Shaken: UVA grad reports from Chile
Like most people in Chile, Alexandra Fitzsimmons was asleep when one of the largest temblors ever recorded rumbled to life at 3:34am. As her bed slid across the room as if inside a ship rocked during a storm, she pretty quickly realized that it wasn't a dream.
"We're very lucky," says Fitzsimmons, 25, in a telephone interview from a friend's apartment on a seventh floor in Santiago. There are cracks in the ceiling and chunks of drywall that have fallen out, but from the outside, she says,"You'd have no idea anything happened."
Fitzsimmons considers herself particularly fortunate because she's usually in Concepci³n, near the quake's epicenter; and the situation there, where she lives and teaches English, is so much worse. Concepci³n is under martial law, with a 9am-to-6pm curfew, she says.
"People are in the streets, and it's very congested," she says. "I don't know if I will return."
The 2006 UVA grad had been away for two weeks on vacation when the ground violently shifted early Saturday, February 27.
"I was planning on taking the bus to Concepci³n on Sunday," says Fitzsimmons, who traveled 35 minutes south of Santiago on February 28 before a collapsed bridge halted her journey. She can't immediately leave, either, as the airport is closed to international flights.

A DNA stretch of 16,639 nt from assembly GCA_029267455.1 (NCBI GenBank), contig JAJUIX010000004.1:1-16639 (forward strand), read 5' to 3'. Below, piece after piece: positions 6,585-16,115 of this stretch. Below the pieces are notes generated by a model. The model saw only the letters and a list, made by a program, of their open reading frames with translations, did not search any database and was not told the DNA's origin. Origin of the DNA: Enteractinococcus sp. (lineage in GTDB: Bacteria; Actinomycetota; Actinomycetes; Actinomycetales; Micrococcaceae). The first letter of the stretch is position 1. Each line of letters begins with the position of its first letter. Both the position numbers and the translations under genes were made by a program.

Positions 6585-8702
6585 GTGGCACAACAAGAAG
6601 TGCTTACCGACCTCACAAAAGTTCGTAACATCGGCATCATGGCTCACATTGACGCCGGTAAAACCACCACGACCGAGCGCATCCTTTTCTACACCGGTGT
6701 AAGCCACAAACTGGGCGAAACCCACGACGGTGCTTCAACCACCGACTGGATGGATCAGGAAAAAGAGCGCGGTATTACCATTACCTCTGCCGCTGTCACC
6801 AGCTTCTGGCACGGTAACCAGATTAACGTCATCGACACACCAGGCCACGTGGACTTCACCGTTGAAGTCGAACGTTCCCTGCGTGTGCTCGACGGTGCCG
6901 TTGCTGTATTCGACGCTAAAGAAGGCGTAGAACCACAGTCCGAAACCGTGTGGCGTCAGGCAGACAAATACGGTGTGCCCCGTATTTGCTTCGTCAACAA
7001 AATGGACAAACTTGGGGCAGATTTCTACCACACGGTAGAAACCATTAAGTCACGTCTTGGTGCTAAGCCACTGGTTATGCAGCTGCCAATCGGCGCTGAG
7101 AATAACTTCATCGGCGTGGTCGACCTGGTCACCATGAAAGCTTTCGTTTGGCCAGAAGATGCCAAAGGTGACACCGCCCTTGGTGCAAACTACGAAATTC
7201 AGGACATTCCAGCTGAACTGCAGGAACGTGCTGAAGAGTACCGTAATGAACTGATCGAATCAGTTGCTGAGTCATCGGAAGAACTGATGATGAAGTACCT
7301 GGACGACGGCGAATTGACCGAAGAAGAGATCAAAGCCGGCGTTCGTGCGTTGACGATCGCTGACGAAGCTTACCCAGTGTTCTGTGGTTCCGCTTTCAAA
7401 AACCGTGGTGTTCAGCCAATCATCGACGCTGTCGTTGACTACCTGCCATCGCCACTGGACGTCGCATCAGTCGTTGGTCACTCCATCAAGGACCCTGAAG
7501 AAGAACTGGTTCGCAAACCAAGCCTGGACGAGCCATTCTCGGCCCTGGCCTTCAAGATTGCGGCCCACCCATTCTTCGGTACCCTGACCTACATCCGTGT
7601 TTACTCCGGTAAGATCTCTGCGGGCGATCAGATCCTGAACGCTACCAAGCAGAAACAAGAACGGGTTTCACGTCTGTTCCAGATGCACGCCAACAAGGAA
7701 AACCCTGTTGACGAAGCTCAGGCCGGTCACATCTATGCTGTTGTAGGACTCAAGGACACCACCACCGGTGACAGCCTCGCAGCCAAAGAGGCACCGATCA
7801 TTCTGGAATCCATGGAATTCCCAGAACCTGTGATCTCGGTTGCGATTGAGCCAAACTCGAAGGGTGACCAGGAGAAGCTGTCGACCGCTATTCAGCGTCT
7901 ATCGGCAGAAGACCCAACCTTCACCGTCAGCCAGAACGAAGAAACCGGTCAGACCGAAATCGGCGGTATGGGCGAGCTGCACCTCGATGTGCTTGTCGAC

Despite the anxiety caused by the dozens of aftershocks, Fitzsimmons, who majored in foreign affairs at UVA, is relieved she's in a country with "an earthquake culture." The largest quake ever recorded occurred in Chile, a 1960 megathrust registering 9.5 on the Richter scale.
"The building code is very strict here," Fitzsimmons notes, which is why so many buildings remain standing–- unlike Haiti, where the January earthquake was far weaker, yet produced a death toll, estimated at 230,000, far higher.
And although she's lived in a world earthquake capital for almost a year, last weekend was not Fitzsimmons' first tremor. That, she says, happened in Charlottesville in 2006, "my senior year."